Risk factors for progression to penetrating keratoplasty in patients with keratoconus.

Published

Journal Article

PURPOSE: To determine clinical and demographic risk factors for corneal transplantation in keratoconus patients. DESIGN: Case control study. METHODS: SETTING: Tertiary referral center. STUDY POPULATION: All keratoconic eyes presenting to the Duke University Eye Center from January 1, 1997, to December 31, 2002. OBSERVATION PROCEDURE AND OUTCOME MEASURES: Cases were defined as eyes undergoing transplantation during the study period for keratoconus. Controls were defined as eyes that did not undergo transplantation. Cases were compared with controls to determine clinical and demographic risk factors for corneal transplantation. RESULTS: A total of 131 eyes with keratoconus were studied; 59 cases were compared with 72 controls. Groups were similar with respect to sex and race. Significant univariate risk factors for corneal transplantation were best-corrected vision worse than 20/40 (OR 3.2, 95% CI 1.1 to 9.8), cylinder >10.0 diopters (OR 3.5, 95% CI 1.0 to 12.4), and average keratometry >55 diopters (OR 5.6, 95% CI 1.4 to 21.9). In multivariate analysis, age 30 or younger conferred a sevenfold increased risk of transplantation compared with ages of more than 40 (OR 7.7 for ages 21 to 30 and OR 25.8 for ages < or = 20). Multivariate analysis also showed duration of disease 5 years or less and steep average keratometry as significant risk factors. CONCLUSIONS: A subset of young keratoconic patients with high keratometry values may represent an underrecognized risk group for corneal transplantation. Best-corrected visual acuity worse than 20/40 at presentation and astigmatism are other clinical indicators of increased risk of corneal transplantation in keratoconus patients.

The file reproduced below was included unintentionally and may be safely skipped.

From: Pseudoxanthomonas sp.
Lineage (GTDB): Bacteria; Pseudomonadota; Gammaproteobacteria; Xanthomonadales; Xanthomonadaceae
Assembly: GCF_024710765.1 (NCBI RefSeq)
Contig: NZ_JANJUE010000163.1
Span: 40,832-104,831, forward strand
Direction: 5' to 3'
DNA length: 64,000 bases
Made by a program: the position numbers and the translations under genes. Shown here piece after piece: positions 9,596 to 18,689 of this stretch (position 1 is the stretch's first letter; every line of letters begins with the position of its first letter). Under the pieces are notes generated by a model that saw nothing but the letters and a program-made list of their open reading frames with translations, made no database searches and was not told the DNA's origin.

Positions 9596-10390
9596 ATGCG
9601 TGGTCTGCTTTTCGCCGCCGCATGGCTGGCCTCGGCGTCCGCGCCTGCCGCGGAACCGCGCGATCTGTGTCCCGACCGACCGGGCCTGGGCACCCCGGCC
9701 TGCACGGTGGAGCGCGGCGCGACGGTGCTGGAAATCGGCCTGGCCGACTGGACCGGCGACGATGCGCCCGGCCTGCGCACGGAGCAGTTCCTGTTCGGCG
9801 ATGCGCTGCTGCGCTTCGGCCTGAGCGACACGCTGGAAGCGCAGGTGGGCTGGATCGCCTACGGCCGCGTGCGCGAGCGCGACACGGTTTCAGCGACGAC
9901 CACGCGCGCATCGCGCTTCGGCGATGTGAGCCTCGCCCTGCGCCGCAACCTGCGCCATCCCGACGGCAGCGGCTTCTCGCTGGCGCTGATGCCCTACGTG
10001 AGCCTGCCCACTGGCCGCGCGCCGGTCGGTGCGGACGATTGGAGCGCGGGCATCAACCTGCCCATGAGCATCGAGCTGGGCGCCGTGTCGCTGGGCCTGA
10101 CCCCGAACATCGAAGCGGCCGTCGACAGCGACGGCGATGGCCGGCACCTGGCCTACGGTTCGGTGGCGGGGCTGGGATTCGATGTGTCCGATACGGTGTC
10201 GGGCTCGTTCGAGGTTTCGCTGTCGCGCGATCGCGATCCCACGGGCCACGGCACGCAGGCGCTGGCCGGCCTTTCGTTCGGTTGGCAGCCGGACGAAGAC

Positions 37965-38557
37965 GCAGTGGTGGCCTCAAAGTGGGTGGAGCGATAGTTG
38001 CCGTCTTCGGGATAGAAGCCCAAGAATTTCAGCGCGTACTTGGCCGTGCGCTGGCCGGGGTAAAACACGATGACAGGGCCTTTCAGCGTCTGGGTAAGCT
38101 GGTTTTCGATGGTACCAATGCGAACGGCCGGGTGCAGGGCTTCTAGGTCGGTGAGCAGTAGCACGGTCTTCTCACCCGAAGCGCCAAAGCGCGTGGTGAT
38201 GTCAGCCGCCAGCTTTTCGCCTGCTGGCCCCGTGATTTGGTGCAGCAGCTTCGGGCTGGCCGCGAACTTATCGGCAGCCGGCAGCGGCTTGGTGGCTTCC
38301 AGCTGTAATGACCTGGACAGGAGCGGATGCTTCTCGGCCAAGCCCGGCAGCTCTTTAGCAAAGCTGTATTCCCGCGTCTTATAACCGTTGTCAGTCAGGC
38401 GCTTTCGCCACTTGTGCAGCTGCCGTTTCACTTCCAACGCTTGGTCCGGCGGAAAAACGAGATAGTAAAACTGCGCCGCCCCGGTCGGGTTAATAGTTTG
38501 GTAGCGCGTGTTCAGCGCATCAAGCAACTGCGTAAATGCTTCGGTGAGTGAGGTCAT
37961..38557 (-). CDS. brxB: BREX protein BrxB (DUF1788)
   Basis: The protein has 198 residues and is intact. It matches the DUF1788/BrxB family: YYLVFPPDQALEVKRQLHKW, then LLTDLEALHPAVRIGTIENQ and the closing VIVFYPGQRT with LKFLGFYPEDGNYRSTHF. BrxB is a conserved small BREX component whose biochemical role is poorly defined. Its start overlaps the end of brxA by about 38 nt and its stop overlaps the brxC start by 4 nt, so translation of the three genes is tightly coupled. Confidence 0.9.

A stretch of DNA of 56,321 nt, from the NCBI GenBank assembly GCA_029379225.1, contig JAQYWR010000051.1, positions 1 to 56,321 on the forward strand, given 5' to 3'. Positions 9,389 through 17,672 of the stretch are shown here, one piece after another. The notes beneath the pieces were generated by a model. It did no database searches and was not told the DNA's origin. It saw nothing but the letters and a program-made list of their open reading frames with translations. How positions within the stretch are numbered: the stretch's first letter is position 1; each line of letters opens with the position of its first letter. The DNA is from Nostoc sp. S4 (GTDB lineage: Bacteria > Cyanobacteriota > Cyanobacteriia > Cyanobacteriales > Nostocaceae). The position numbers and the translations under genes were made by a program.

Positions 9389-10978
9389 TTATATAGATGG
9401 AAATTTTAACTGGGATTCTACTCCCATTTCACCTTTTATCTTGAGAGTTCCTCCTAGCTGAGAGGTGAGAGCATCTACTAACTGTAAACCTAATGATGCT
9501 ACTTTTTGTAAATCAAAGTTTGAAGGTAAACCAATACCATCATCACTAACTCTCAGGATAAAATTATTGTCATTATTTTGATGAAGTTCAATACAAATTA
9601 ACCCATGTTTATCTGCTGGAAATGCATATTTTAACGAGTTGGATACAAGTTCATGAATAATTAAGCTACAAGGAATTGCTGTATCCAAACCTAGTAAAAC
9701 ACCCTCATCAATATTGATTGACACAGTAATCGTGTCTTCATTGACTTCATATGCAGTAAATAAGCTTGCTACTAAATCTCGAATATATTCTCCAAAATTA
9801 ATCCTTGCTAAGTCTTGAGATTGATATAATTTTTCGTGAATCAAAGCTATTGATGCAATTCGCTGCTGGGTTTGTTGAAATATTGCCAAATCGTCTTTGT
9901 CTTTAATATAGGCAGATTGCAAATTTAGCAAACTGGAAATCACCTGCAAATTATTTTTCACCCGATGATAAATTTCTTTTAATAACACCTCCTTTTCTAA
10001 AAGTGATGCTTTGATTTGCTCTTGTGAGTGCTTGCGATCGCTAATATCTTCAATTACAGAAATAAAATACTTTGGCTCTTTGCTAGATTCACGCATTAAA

Full Text

Duke Authors

Cited Authors

  • Reeves, SW; Stinnett, S; Adelman, RA; Afshari, NA

Published Date

  • October 2005

Published In

Volume / Issue

  • 140 / 4

Start / End Page

  • 607 - 611

PubMed ID

  • 16226512

Pubmed Central ID

  • 16226512

International Standard Serial Number (ISSN)

  • 0002-9394

Digital Object Identifier (DOI)

  • 10.1016/j.ajo.2005.05.029

Language

  • eng

Conference Location

  • United States